Charleston was blessed with an excellent harbor, yet South Carolinians built and invested in few seagoing vessels. Instead, they depended on ships owned by Londoners or Bostonians. New Englanders increasingly dominated American shipbuilding and maritime investing. Bostonians bought vessel shares in the way that modern investors buy corporate stock shares.
P.C. Coker, an independent scholar of local maritime history, has described the thinking of a typical colonial Carolina merchant who had 1,200 pounds to invest in the 1730s. With that sum, a merchant could build and outfit a 200-ton seagoing vessel, but he would risk his investment with storms, wars, fires, groundings, and pirates. Or he could pour his money into a dozen slaves and a 500-acre plantation, where he could grow rice and indigo, which fetched high prices. The choice was simple: purchase slaves and a plantation and charter someone else’s ship to send produce to Europe.

http://www.scseagrant.org/Content/?cid=189
 

ebg12

Corporal
Joined
Feb 28, 2019
General,

In accordance with the substance of my letter to you of the 8th instant, I propose to receive the surrender of the Army of N. Va. on the following terms; to wit:

Rolls of all the officers and men to be made in duplicate one copy to be given to an officer designated by me, the other to be retained by such officer or officers as you may designate. The officers to give their individual paroles not to take up arms against the Government of the United States until properly exchanged and each company or regimental commander sign a like parole for the men of their commands.

The arms, artillery, and public property are to be parked and stacked and turned over to the officer appointed by me to receive them. This will not embrace the side arms of the officers, nor their private horses or baggage. This done officers and man will be allowed to return to their homes not to be disturbed by United States authority so long as they observe their parole and the laws in force where they may reside.

Very respectfully,

U.S. Grant, Lieutenant-General.

Headquarters Army N. Va
April 9th, 1865
Lieut-Gen. U.S. Grant,
Commanding Armies of the U.S.


https://www.nps.gov/apco/learn/education/surrender-documents.htm
After reading Lee’s letter, Grant forwarded his own views to Secretary of War Edwin Stanton on June 16, 1865:
In my opinion the officers and men paroled at Appomattox Court-House, and since, upon the same terms given to Lee, cannot be tried for treason so long as
After reading Lee’s letter, Grant forwarded his own views to Secretary of War Edwin Stanton on June 16, 1865:
In my opinion the officers and men paroled at Appomattox Court-House, and since, upon the same terms given to Lee, cannot be tried for treason so long as they observe the terms of their parole. This is my understanding. Good faith, as well as true policy, dictates that we should observe the conditions of that convention. Bad faith on the part of the Government, or a construction of that convention subjecting the officers to trial for treason, would produce a feeling of insecurity in the minds of all the paroled officers and men. If so disposed they might even regard such an infraction of terms by the Government as an entire release from all obligations on their part. I will state further that the terms granted by me met with the hearty approval of the President at the time, and of the country generally. The action of Judge Underwood, in Norfolk, has already had an injurious effect, and I would ask that he be ordered to quash all indictments found against paroled prisoners of war, and to desist from further prosecution of them.
. This is my understanding. Good faith, as well as true policy, dictates that we should observe the conditions of that convention. Bad faith on the part of the Government, or a construction of that convention subjecting the officers to trial for treason, would produce a feeling of insecurity in the minds of all the paroled officers and men. If so disposed they might even regard such an infraction of terms by the Government as an entire release from all obligations on their part. I will state further that the terms granted by me met with the hearty approval of the President at the time, and of the country generally. The action of Judge Underwood, in Norfolk, has already had an injurious effect, and I would ask that he be ordered to quash all indictments found against paroled prisoners of war, and to desist from further prosecution of them.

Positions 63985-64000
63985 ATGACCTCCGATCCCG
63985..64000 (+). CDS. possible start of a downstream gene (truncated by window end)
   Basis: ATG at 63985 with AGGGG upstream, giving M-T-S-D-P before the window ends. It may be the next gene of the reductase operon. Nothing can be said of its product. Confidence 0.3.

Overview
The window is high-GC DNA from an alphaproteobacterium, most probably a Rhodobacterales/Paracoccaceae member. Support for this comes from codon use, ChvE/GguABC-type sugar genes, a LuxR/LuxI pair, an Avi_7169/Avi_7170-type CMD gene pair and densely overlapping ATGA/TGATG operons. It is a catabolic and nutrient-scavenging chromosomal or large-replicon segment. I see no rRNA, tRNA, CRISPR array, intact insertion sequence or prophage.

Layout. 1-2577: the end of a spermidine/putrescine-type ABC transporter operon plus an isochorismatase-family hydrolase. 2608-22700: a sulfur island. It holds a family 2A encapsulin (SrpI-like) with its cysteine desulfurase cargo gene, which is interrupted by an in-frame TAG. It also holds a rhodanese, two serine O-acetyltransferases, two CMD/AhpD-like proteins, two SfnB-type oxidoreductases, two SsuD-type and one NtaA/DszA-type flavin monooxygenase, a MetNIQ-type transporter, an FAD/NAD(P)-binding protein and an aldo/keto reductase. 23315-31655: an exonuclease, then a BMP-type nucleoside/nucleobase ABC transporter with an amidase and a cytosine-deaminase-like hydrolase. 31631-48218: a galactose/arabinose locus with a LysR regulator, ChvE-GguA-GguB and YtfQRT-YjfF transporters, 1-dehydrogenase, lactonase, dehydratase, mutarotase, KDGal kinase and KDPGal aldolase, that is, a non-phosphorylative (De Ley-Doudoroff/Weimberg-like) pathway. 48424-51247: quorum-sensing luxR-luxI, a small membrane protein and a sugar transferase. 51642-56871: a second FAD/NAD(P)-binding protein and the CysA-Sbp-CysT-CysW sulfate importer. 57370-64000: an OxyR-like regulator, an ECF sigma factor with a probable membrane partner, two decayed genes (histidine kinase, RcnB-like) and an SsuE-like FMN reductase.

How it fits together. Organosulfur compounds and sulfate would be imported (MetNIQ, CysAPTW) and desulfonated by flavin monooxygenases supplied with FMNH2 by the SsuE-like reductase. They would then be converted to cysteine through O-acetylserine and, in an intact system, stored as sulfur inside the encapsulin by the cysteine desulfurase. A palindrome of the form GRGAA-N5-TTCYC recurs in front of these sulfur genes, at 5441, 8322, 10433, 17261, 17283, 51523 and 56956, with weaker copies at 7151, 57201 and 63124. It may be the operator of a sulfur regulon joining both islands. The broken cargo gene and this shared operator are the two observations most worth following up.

jgoodguy

Banished Forever
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is a terrible thing...
Don’t feed the Mime
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Banking on Slavery in the Antebellum South
Emphasis mine
PP8-9
Although other forms of collateral such as land might similarly be sold, slaves could also be physically removed from the claims of creditors. An example of this was the case of a slave named Milly, and the intricacies of her case were a preview of the famous Dred Scott a few decades later.10 In 1826, David Shipman of Kentucky conveyed Milly to the defendant Smith as security for a debt owed to the Commonwealth Bank of Kentucky and endorsed by Smith. As was often the case with mortgage collateral, Shipman retained possession of Milly and the other mortgaged property. Yet Shipman’s debts were well beyond what he could repay and “soon after the execution of said mortgage, said Shipman being greatly embarrassed, took the said Milly with several other of his slaves, and secretly ran away with them to Indiana...[and] executed a deed of emancipation to said slaves.” Shipman then set himself up on a farm in Illinois with Milly, until 1827 when Smith found them “and took said Milly secretly away against her consent, and the consent of said Shipman.” Milly, in these two court cases, was suing for her freedom, based both on the deed of emancipation and her extended residence in free states. But in order to ascertain Milly’s freedom, the courts first needed to determine who was her rightful owner: Smith, due to the mortgage, or Shipman who retained the “right of possession.” The mortgage law at the time was unclear on this point. When a property was offered as collateral, did the creditor take legal title to the property (if not possession) until the debt was paid, or did he merely retain a lien on this property – preventing it from being sold or otherwise altered in value without the consent of the creditor? In the first case, the Supreme Court of Missouri decided that “Smith had only a lien on her to secure the payment of debts; which lien Shipman might, at any time, have defeated, by paying those debts,” and thus Shipman retained ownership. Yet the court remained sufficiently uncertain as to send the case back to the circuit court for reconsideration. Even if Shipman still owned Milly, did Smith’s lien prevent him from emancipating her?​